As part of an environmental management goal to be “landfill free” by 2020, the Keystone Foods poultry further processing plant in Reidsville, North Carolina, sends all sludge from its dissolved air flotation (DAF) wastewater system to a farm that composts the material to produce soil amendment products for landscaping – never to a landfill.

Not only is using the DAF skimmings in soil compost-friendly to the environment, Keystone Foods is now studying ways to capture valuable oils from the sludge, according to Tina Williams, environmental manager.

“Efficient use of natural resources is critical for our business and corporate social responsibility efforts,” Williams said. “Regulatory and societal pressures related to environmental impact continue to grow, so we continually strive to position Keystone Foods for sustainable growth. These efforts make good business sense and common sense. They’re simply the right things to do for our business, our customers and our environment.”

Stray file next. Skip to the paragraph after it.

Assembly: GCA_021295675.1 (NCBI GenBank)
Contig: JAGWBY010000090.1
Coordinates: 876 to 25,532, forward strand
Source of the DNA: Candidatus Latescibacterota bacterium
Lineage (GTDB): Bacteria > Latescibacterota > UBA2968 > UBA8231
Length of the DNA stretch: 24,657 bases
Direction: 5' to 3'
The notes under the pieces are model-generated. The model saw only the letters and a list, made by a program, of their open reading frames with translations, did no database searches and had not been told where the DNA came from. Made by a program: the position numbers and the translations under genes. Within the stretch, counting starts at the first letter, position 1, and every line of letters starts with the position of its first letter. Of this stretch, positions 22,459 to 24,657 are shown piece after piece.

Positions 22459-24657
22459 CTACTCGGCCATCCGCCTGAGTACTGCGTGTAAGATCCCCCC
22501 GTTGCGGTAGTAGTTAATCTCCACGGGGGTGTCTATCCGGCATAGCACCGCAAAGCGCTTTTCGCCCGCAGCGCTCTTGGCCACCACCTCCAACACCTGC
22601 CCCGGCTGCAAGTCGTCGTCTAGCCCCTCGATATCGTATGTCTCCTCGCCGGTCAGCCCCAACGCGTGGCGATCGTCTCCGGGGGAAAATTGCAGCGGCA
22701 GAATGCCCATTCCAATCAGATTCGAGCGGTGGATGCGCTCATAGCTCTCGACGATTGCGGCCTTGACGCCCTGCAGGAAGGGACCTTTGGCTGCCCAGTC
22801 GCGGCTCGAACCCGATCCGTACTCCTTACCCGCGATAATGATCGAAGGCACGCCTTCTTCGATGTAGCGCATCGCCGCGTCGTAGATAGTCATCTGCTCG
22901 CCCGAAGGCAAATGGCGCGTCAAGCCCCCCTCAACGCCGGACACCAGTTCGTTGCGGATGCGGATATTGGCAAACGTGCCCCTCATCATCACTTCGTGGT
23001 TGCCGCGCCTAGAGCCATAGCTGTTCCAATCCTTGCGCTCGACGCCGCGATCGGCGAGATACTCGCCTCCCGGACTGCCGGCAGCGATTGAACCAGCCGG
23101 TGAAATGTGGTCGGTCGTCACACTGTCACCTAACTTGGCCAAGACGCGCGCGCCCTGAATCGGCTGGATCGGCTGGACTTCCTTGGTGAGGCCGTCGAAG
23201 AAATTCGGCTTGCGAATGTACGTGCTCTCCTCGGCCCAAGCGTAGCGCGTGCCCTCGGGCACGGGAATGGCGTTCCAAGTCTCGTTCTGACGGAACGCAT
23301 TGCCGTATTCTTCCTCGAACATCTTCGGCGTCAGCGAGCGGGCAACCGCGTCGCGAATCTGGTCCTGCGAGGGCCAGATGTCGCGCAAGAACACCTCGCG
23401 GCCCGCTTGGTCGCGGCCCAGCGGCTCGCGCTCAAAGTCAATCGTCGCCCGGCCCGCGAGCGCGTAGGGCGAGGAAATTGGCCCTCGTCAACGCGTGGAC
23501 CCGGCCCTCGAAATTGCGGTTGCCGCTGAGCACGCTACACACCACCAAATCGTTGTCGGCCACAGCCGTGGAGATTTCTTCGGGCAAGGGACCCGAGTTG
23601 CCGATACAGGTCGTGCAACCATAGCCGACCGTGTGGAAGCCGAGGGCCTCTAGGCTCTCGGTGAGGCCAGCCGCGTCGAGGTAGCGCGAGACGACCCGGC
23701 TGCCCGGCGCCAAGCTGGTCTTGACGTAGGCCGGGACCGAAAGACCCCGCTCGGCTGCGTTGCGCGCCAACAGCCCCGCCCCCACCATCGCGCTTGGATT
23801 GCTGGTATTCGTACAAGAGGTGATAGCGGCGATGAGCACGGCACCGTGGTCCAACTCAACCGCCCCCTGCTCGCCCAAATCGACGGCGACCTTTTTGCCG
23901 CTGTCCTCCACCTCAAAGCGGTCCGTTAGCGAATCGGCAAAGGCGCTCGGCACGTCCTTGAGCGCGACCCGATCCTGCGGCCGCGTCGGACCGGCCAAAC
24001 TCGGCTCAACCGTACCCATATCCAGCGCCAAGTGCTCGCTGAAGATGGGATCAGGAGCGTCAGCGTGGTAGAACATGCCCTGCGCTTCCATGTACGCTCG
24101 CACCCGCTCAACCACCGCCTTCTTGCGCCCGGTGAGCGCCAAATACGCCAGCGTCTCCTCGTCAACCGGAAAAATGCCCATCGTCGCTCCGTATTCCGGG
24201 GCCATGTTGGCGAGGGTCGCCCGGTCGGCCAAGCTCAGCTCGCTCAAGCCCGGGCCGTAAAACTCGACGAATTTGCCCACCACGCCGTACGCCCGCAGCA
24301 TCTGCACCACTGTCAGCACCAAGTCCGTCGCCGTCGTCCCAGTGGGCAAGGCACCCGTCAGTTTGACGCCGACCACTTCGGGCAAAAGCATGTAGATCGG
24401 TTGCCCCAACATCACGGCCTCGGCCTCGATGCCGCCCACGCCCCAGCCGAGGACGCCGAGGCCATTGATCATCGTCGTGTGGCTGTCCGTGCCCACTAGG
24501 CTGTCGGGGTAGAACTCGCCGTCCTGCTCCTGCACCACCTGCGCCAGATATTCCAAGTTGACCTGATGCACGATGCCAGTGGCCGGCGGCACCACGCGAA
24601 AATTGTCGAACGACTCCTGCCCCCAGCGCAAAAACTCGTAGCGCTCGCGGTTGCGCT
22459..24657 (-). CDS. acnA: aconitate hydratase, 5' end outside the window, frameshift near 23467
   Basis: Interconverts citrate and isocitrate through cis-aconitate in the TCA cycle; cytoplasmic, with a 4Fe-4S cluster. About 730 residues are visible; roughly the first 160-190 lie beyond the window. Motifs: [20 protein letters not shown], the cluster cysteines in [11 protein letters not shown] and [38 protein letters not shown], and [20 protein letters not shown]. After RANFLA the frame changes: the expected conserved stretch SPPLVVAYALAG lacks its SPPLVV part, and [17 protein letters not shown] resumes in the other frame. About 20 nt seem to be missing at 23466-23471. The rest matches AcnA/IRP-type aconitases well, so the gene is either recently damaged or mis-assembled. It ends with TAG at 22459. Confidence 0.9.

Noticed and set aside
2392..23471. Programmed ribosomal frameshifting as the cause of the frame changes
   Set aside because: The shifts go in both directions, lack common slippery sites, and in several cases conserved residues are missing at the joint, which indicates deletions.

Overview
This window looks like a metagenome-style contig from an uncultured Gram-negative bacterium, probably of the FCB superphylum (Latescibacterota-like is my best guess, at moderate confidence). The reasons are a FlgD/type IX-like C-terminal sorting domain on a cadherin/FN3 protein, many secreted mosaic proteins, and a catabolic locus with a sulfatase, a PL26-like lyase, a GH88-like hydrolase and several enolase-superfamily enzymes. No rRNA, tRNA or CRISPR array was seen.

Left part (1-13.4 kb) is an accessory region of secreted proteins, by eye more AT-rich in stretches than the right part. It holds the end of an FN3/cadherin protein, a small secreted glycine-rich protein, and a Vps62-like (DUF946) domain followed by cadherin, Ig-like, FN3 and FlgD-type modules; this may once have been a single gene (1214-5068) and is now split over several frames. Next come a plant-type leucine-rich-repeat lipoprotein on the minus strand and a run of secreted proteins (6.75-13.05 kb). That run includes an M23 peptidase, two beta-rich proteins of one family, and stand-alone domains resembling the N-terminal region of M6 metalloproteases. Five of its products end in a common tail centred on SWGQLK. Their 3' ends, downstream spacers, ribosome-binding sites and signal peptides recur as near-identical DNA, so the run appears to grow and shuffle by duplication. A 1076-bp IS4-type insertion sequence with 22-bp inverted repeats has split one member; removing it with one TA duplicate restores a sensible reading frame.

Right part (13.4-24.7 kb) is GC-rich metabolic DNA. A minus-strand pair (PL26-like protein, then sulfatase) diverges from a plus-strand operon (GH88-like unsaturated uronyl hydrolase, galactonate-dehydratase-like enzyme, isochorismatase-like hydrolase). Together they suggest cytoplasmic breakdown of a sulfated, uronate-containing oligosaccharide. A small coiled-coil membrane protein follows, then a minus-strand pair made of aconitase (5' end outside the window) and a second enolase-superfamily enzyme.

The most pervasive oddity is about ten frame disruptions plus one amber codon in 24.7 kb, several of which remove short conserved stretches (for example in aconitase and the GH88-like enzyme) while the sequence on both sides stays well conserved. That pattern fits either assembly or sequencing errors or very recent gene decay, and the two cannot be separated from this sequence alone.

About 700,000 pounds of further processed poultry is produced per day at the Keystone Foods facility where the wastewater pretreatment plant averages 185,000 gallons of wastewater flow per day.

The Keystone Foods poultry wastewater pretreatment facility in Reidsville uses a Fournier rotary press to extract water from the sludge to render it drier for composting.

Landfill reduction is achieved through the use of compactors with monitoring systems, recycling, participation in the Planet Aid recycling program and composting wax boxes.

“Keystone Foods recycles many of the waste streams across our global operations. This includes cardboard, plastic, aluminum, scrap metal, bio-solids, bakery feeds and wastewater sludge,” Williams said.

“Since 2008, we have reduced the amount of waste sent to the landfill globally by more than 55 percent,” she added.

Keystone Foods also pursues energy- and water-saving initiatives at the Reidsville facility.

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Six Sigma water projects in the plant’s production area include:

  • The use of valves on poultry meat formers to restrict water from 10 gallons per minute to 4 gallons per minute. This water is used to cool the hydraulic system. Controls shut the water off when the poultry further processing line shuts down.
  • Timers in the pack-out area shut off water when lines are shut down.

“The efficient use of natural resources is critical for our business and for sustainable growth. At Keystone, globally established targets and measures are defined by management at each plant; with both accountable for local results that contribute to achieving global objectives,” Williams said.

The annual Clean Water Awards are sponsored by U.S. Poultry & Egg Association.